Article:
PBL Design: From Essential Questions to Authentic Tasks

How to design prompts and tasks that promote thinking deeply and taking action

chalk on blackboard of question mark, lightbulb and rocket launch

Project-based learning engages students in deep thinking while connecting their learning in the classroom to the world around them. The essential question drives a project and describes what you want students to think about, explore, and formulate an answer to at the end of the project. The authentic task is the work that students will do to help them better understand and respond to the question.

The essential question drives the "Why are we learning this?" and the authentic task drives the "What are we doing?"

Consider a PBL approach for immigration with an essential question of, "What factors contribute to successful relocation of new immigrants?" An authentica task must ask students to apply their knowledge about past immigrants and the immigration process to solve a problem and gain the understanding necessary to answer this question.

Immigration Station

Your city has recently had a large influx of immigrants. Some of them have found work and are settling in, while others are having problems with assimilation. Based on what you know from past immigration experiences, devise a plan to help these new immigrants relocate successfully in your city. Your plan might address housing, education, language barriers, cultural pride, job training, and health care. Be prepared to make a 15 minute presentation on what needs to be done as well as share materials (handbooks, posters, training materials) necessary to implement your plan.

An authentic task should ask students to apply information to solve problems, determine connections, and assess relationships. As they complete the task, students gain the knowledge, skills, and understanding necessary to answer the essential question.

As you determine what students should do, and begin writing an authentic task, here are some thoughts to consider:

Authentic or Real-World

An authentic task should create a bridge between the content learned in the classroom and why this knowledge is important in the world outside of it. By connecting to the world outside of the classroom, you help students understand the relevancy of what you are learning and working on inside the classroom.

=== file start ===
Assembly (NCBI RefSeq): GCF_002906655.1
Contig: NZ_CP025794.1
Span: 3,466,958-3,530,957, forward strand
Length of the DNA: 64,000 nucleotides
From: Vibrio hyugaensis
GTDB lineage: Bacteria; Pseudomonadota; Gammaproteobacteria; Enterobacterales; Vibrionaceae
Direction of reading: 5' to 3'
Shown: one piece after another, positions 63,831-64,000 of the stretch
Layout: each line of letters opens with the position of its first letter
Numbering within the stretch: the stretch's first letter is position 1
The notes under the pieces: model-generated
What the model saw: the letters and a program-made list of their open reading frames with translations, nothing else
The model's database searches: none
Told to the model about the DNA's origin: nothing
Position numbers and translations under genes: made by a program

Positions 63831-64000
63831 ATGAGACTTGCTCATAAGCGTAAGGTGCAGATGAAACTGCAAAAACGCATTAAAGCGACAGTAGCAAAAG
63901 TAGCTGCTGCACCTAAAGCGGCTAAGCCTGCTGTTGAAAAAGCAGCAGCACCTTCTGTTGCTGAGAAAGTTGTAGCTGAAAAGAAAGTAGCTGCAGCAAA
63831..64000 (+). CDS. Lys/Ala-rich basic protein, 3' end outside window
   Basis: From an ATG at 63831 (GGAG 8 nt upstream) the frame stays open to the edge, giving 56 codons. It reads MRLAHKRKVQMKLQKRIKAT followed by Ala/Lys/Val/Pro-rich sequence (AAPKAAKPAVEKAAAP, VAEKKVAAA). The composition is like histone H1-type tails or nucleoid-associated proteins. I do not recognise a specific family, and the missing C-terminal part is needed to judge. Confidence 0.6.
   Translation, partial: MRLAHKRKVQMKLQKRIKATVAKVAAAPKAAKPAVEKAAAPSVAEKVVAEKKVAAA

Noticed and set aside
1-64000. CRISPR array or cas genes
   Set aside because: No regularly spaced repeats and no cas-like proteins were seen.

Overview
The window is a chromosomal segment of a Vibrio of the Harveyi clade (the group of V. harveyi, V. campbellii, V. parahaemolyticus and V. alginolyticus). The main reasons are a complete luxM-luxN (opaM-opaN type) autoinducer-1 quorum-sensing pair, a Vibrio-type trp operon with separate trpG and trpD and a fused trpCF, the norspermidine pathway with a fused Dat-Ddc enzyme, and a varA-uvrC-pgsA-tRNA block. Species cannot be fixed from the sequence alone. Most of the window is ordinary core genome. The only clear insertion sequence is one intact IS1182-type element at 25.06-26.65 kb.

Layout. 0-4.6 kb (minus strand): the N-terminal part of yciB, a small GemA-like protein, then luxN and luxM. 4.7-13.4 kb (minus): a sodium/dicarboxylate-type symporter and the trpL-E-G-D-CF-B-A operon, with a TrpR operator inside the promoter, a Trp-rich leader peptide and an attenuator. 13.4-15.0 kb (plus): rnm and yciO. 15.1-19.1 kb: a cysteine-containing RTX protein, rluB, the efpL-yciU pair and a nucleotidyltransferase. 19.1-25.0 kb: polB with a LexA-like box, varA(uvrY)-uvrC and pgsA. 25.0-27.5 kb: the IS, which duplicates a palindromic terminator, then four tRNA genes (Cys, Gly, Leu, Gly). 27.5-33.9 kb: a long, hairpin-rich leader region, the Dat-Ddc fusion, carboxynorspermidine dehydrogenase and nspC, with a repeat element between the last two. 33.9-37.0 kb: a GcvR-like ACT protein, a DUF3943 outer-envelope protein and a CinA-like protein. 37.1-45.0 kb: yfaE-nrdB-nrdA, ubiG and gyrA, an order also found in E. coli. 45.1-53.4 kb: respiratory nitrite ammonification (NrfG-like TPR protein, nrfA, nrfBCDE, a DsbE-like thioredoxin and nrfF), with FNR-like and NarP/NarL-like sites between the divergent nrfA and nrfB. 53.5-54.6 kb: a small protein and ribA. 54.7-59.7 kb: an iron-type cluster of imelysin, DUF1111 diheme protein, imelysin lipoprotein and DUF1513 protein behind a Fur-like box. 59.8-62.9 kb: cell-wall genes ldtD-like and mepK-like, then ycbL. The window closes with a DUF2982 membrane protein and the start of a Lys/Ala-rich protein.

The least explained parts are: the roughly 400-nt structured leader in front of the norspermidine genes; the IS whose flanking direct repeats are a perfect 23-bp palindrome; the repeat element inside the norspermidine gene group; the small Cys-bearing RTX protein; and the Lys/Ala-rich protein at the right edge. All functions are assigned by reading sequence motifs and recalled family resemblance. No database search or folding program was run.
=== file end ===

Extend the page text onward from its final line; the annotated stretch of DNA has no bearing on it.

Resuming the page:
Students don't often get a chance to truly CREATE in the classroom. Taking a project-based approach also means a conscious effort to move power and agency to students. While time and expertise may seem like legitimate constraints, students need to be empowered to and responsible for choosing the product that best represents and communicates their ideas and effort.

Creating a product provides students with an opportunity to demonstrate their learning and gives you an obvious summative assessment. Formative assessments occur throughout the project-building process to support student ideation, thinking, research, and communication.

Interdisciplinary Thinking

Like STEM, the best PBL addresses messy problems that can't be addressed or limited to a single discipline.

As students work to answer the essential question, they will draw on their expertise and experiences in a variety of disciplines and stretch their knowledge and understanding of many subjects. The task should also require students to apply knowledge and skills from many different disciplines.


Real-world, or authentic, problems don't have an easy answer and require diverse thinking and skills. Working in teams on these complex problems helps students identify their own strengths and weaknesses and utilizing this awareness to achieve their goals.


Develop and write a task that requires students to be responsible for locating information and developing an answer on their own, with you as a resource or "guide on the side". Requiring students to determine what and how information is learned transfers the responsibility for knowing and learning onto the students and helps them develop metacognitive skills (learning how they learn).

Creative Educator can help bring PBL to your school or district.Find out more >
Melinda Kolk

by Melinda Kolk

Melinda Kolk (@melindak) is the Editor of Creative Educator and the author of Teaching with Clay Animation. She has been helping educators implement project-based learning and creative technologies like clay animation into classroom teaching and learning for the past 15 years.

Creative Educator can help you bring project-based learning to your school.

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